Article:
|Joan Fredrickson - Eulogy
by Mary Petrie
To say that I was a 'reader' as a child would be an
understatement. The characters coming to life on the page were as real
the people I saw every day - except the people in books were far more
interesting. They lived in exotic places defined by misty forests, cavernous
castles and windswept plains. These characters were women and girls:
intrepid, curious, honest, fearless and generous of spirit. Not too
surprisingly, I often misplaced my cousin Joan as one of these far-flung
heroines. She was a mythic figure - the independent, utterly unconventional
cousin who traveled the world, kept the company of soldiers, and knew
even more about books than I did. Of course, as I grew to know Joan
over the years, the real person replaced the icon. And the real Joan
was even better than the myth.
To me, Joan's relationships mirrored the one she had with God. She believed in his love. Did Joan receive God's love - feel this presence? I don't know. But I do know that Joan freely gave of herself- she loved without boundaries, definitions, rules and restrictions. In every community she entered, Joan became a central figure. When she was living in Virginia, she bought a townhouse - coincidentally? - across the street from a monastery owned by the Sisters of the Visitation and began a decade long, rich relationship with the sisters. Joan writes "I was inspired by their selfless lives, yet down-to-earth-attitudes - very much in the here and now. I knew I could learn from them." And she did. In her professional life, she cared deeply and genuinely for the military men and women she served, and in return, they cared for her and folded her in as one of their own. When she returned to Minnesota in the last years of her life, she was equally embraced by residents in her new parish and two living communities-- because Joan didn't just set up house, she joined in, got to know people, asked questions, she lent a hand - she loved. And there was no one she loved more than her niece, Chris. Chris and Susan returned that love and became Joan's closest family. Chris's lifelong relationship with her aunt Joan took a new turn. Without definition or convention-without words - Chris became Joan's daughter and ushered Joan through the journey of life's final years, months and in the end, hours. In a way, this wasn't a gift to Joan but an inevitability. The love Joan fought for and found in God, the love she gave so freely to others, was returned to her tenfold by Chris and Susan.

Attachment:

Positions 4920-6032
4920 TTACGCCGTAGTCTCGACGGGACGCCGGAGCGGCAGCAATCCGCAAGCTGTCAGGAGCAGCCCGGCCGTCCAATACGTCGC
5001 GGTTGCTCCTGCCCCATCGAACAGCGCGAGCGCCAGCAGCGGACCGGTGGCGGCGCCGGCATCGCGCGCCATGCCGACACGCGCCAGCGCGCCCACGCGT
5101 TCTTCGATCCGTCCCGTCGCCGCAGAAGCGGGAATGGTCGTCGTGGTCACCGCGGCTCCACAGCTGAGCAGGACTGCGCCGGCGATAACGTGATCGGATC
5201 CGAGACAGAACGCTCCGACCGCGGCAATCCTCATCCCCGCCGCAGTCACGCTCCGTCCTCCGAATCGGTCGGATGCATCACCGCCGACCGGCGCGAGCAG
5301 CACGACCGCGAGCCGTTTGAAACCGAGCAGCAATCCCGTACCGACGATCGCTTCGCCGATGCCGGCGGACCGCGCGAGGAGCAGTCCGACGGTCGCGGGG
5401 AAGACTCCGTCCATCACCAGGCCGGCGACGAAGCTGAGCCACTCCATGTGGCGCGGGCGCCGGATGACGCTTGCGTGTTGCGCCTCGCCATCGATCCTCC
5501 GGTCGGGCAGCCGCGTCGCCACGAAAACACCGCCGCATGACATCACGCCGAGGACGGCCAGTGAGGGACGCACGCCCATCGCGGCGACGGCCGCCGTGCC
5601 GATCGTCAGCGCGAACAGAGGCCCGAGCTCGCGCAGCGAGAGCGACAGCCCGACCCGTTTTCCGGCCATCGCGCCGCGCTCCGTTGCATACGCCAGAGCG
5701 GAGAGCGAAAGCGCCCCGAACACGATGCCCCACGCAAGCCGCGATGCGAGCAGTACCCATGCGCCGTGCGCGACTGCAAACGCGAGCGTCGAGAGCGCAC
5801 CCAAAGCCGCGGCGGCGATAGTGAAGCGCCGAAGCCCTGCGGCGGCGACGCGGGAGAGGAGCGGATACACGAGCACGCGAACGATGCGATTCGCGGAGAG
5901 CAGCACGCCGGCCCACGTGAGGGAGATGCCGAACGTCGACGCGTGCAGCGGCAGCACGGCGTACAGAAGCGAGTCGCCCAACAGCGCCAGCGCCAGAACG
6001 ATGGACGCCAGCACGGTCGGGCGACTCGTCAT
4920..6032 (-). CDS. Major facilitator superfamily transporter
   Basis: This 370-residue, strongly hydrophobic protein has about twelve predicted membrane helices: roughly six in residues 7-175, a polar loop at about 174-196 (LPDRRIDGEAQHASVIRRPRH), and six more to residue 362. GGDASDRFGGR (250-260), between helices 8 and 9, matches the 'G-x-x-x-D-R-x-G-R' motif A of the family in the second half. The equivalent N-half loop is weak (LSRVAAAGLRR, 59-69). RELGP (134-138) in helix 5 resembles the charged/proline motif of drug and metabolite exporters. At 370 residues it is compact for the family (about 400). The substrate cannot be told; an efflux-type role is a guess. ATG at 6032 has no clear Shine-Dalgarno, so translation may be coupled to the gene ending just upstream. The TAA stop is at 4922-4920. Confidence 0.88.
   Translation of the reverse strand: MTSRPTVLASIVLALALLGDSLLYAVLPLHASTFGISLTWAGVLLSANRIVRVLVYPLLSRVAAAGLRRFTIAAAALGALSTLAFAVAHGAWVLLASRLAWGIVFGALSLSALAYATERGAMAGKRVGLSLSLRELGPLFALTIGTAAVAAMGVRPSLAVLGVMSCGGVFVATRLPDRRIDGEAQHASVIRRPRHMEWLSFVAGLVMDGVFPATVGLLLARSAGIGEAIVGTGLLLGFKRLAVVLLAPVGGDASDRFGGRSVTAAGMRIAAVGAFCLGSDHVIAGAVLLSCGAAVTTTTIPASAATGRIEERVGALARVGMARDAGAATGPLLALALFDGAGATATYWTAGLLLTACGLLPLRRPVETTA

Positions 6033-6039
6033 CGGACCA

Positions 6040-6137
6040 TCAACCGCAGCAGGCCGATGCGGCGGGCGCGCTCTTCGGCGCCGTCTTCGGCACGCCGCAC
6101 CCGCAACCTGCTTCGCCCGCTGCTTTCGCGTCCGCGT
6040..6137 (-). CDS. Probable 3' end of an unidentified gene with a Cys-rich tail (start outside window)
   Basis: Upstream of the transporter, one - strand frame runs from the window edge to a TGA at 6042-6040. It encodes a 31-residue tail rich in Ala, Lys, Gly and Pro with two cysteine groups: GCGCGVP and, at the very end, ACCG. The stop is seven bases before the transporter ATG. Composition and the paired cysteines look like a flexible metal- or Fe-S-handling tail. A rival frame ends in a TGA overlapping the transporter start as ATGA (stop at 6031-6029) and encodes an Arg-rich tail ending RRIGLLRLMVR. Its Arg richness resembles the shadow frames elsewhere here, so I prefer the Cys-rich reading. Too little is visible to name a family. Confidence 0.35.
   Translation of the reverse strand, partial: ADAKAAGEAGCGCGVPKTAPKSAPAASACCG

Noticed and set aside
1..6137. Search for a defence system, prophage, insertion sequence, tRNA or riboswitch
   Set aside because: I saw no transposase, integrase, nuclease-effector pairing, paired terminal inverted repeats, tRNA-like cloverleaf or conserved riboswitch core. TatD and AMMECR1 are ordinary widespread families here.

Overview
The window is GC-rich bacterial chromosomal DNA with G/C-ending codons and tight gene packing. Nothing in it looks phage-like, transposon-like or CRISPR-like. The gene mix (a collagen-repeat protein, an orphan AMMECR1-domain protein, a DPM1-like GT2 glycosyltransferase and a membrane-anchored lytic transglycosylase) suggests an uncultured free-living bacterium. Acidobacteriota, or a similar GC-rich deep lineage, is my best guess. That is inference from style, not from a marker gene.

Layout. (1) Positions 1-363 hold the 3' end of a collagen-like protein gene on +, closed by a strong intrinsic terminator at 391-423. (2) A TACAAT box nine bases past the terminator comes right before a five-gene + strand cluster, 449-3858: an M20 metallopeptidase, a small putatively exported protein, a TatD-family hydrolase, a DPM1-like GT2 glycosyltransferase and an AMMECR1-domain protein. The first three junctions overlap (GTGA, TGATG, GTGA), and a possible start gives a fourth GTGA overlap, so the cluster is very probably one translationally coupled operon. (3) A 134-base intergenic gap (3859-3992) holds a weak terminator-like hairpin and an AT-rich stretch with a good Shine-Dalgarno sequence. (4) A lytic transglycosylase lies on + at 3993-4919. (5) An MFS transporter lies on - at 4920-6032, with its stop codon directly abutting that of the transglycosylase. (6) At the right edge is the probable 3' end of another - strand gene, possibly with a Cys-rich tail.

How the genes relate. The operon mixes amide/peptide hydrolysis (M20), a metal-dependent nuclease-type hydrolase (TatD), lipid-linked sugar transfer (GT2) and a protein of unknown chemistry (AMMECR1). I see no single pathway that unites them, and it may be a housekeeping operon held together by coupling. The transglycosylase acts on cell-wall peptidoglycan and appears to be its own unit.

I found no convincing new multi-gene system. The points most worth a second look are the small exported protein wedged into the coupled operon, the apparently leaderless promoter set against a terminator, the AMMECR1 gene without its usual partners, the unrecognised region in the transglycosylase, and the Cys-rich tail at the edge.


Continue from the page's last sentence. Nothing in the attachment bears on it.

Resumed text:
I recommend mourning Joan - not her life - a life worthy of celebration and joy -- but our loss. People courageous enough to enter the dark night of the soul and emerge are the better for their journey. Everyone around them is richer. Our task - if we're able -- is to emulate the wise men and women of this world. Joan was one of them. Let Joan's legacy be that we nurture in ourselves what we found in her: humor, grace, irreverence, courage, honesty, fortitude and love.